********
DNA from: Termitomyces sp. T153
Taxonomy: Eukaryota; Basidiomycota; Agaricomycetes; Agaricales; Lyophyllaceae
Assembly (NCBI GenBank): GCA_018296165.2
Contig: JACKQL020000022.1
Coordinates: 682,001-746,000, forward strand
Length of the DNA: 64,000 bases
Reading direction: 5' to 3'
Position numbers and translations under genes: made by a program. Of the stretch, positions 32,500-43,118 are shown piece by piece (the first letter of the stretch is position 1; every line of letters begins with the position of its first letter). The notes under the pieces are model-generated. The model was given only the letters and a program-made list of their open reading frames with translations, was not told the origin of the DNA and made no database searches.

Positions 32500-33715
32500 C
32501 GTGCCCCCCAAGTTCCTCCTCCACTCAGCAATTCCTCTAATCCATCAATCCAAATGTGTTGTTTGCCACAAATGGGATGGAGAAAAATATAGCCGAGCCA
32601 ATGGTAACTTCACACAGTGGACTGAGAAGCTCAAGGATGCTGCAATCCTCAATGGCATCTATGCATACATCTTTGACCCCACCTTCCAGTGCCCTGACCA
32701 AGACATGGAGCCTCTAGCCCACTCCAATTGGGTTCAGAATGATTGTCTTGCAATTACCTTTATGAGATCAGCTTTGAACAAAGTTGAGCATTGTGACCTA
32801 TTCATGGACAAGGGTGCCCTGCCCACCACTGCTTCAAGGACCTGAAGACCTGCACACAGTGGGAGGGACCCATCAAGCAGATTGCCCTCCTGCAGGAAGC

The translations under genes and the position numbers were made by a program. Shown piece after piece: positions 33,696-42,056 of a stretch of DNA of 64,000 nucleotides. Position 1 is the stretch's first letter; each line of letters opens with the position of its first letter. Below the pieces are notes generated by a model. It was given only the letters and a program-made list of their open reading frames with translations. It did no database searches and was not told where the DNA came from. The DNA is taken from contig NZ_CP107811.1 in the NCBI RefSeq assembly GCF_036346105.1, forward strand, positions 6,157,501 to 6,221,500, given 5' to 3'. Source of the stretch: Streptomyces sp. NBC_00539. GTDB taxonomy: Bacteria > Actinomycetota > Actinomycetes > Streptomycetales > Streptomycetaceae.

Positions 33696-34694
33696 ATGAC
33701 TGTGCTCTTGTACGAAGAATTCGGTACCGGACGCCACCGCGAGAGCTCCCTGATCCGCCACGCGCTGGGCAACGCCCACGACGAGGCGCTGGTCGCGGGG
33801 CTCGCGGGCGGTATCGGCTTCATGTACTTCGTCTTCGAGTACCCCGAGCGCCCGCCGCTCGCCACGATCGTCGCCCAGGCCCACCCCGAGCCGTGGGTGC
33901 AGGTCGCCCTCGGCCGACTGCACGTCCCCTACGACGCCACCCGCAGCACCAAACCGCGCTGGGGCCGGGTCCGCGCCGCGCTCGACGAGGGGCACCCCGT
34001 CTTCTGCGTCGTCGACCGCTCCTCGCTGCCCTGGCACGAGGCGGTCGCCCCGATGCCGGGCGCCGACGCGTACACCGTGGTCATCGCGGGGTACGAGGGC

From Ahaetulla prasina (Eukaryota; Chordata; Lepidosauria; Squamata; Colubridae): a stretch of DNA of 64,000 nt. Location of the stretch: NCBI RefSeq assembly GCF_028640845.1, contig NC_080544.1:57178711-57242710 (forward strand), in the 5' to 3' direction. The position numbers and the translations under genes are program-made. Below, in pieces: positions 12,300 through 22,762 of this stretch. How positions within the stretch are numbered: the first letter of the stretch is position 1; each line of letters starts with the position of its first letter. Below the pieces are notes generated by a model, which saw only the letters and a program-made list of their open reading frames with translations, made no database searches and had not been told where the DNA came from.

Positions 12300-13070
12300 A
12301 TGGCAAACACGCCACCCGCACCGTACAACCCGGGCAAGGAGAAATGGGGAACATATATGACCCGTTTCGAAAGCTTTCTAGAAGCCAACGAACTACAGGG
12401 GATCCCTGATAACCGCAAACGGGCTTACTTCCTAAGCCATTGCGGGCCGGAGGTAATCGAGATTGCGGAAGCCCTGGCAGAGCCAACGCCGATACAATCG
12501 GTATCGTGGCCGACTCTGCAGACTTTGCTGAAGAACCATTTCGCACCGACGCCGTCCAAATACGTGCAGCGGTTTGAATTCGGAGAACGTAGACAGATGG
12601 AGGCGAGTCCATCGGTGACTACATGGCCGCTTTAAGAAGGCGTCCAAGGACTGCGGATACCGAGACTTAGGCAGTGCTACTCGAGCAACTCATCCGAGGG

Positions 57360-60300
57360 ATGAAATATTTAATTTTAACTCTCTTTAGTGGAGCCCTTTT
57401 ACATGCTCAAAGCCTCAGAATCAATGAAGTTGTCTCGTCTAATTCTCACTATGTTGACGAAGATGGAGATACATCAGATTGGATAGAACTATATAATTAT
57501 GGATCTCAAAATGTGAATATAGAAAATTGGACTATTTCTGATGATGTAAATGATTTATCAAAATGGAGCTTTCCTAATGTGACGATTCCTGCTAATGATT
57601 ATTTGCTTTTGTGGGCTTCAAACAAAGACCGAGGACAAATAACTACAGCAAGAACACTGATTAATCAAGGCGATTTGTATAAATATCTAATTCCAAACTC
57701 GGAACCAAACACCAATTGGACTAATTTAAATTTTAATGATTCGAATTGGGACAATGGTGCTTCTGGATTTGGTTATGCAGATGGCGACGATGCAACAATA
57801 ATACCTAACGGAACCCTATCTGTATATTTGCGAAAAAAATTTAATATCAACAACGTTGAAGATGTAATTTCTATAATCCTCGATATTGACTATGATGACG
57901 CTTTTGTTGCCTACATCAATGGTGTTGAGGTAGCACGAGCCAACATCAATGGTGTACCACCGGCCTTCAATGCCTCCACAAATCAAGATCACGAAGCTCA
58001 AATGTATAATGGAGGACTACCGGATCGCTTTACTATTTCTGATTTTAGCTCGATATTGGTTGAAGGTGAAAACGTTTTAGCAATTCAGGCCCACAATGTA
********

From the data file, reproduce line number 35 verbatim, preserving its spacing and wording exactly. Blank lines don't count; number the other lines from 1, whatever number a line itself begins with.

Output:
57801 ATACCTAACGGAACCCTATCTGTATATTTGCGAAAAAAATTTAATATCAACAACGTTGAAGATGTAATTTCTATAATCCTCGATATTGACTATGATGACG